The Last Reunion by Kayte Nunn: A fascinating, fact-based story with a thrilling twist - book review -

The Women’s Auxiliary Service (Burma) was a group of courageous English, Australian and Canadian women who braved bombs and bullets to run mobile canteens on the frontline of the Far Eastern campaign in the last year of the Second World War.

By Pam Norfolk
Thursday, 18th November 2021, 12:30 pm
The Last Reunion
The Last Reunion

They were the forgotten women of the forgotten war…

Nicknamed the Wasbies, these unsung heroes worked even closer to the action than nurses, and their remit was to provide the troops with not just home comforts like tea and cakes but, more importantly, to boost their morale.

And it is these ‘intrepid, adaptable and purposefully cheerful women’ who provide the inspiration for a heartbreaking and gripping tale of love, passion, mystery and real history from Kayte Nunn, a former book and magazine editor who has already made waves with her bestselling novels The Botanist’s Daughter and The Silk House.

Set across three different timelines, and played out against the contrasting backdrops of Burma, Oxford, London and Galway, The Last Reunion brings to vivid life a little known chapter of women’s history during the deployment of General Sir William Slim’s British 14th Army.

In Oxford in 1976, at the height of an impossibly hot English summer, a woman who does not as a rule ‘lie, cheat or steal,’ slips into the famous Ashmolean museum in broad daylight and steals several rare and valuable Japanese netsuke, including the famed fox-girl.

Despite the offer of a considerable reward for these tiny, exquisitely detailed and highly collectable carved toggles – used by Japanese men in the 17th century to secure the sash on their kimonos – they are never seen again.

Over 20 years later in London in 1999, on the eve of the new millennium, 27-year-old Australian art graduate Olivia Goddard is working as an assistant to a city art dealer when she is despatched to Wiltshire just days before Christmas to visit the home of Beatrix Pelham.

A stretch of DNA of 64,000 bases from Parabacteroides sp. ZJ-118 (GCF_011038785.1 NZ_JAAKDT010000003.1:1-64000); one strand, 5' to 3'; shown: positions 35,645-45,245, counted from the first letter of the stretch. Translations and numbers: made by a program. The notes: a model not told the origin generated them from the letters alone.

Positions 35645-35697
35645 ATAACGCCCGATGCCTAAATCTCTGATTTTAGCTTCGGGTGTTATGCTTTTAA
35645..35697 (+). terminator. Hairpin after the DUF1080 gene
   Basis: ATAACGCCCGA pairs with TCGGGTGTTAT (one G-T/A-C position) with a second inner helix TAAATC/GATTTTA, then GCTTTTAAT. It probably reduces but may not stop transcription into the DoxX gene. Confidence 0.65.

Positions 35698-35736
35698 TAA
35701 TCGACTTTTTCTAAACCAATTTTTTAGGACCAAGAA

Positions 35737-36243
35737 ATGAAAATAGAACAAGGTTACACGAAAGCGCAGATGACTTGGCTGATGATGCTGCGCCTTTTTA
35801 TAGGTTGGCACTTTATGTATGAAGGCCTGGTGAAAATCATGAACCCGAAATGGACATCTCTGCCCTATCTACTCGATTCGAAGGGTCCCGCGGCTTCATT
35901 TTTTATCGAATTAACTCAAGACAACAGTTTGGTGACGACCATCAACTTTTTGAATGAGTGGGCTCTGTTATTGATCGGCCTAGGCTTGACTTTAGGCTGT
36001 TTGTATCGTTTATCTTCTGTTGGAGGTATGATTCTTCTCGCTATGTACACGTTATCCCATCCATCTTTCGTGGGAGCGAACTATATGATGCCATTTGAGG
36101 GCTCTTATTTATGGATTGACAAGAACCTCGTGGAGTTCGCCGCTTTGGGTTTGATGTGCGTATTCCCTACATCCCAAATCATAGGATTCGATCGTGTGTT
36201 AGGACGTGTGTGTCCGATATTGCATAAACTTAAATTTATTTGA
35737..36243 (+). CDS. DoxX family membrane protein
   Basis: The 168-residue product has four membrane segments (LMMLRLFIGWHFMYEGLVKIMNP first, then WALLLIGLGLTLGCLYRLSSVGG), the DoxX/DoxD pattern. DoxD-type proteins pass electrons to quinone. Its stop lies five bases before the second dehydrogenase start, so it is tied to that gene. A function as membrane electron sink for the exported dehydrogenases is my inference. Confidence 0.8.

The elderly widow wants to sell her late husband’s collection of Japanese art which includes the missing fox-girl netsuke. Concealing her own hidden motives for being interested in the fox-girl, Olivia is stranded with Beatrix over Christmas by a severe cold and a heavy snowfall and then agrees to travel with Beatrix to a New Year’s Eve party, deep in the Irish countryside, where friendships will be tested and secrets kept for more than fifty years are set to be spilled.

As the past unravels, Olivia discovers that in Burma in 1945, army officer’s daughter Beatrix and her friends Plum Vellacourt, Bubbles Morgan-Jones, Joy Hatfield and fellow Aussie Lucy Robertson were five young women in search of adventure and helping to fighting a forgotten war in the jungle.

Assigned to run a mobile canteen in a battered Chevy truck, navigating treacherous roads, dodging hostile gunfire, and dispensing goodwill and a cheerful face to the men, they soon become embroiled in life-threatening battles of their own… battles that will haunt the women for the rest of their lives and might ultimately tear them apart.

Prepare to have your senses filled with the sights and sounds of wartime Burma, and your heartstrings well and truly tugged as Nunn sweeps us into the past alongside a feisty and fearless bunch of females who risked life and limb to do their bit for the frontline soldiers fighting a cruel war.

As the bonds of shared struggle, endurance, trauma and camaraderie bind together the female friends, they must also play out their own personal and haunting battles which will ripple down the years and test loyalties until the final, long overdue reckoning when they meet again in Ireland.

Weaving between three crucial timelines, and using art historian Olivia as the link between past and present, Nunn ensures that the drama, the mystery, the secrets and the painful legacy of events in Burma in the deciding chapter of the war in the heat and humidity of the Far East are never far from the surface of this compelling story.

Filled with immaculate research, and the sacrifices, privations and bravery of the Wasbies, The Last Reunion is as informative and entertaining as it is emotionally powerful and page-turning in its intensity.

A fascinating, fact-based story with a thrilling twist…

(Orion, paperback, £8.99)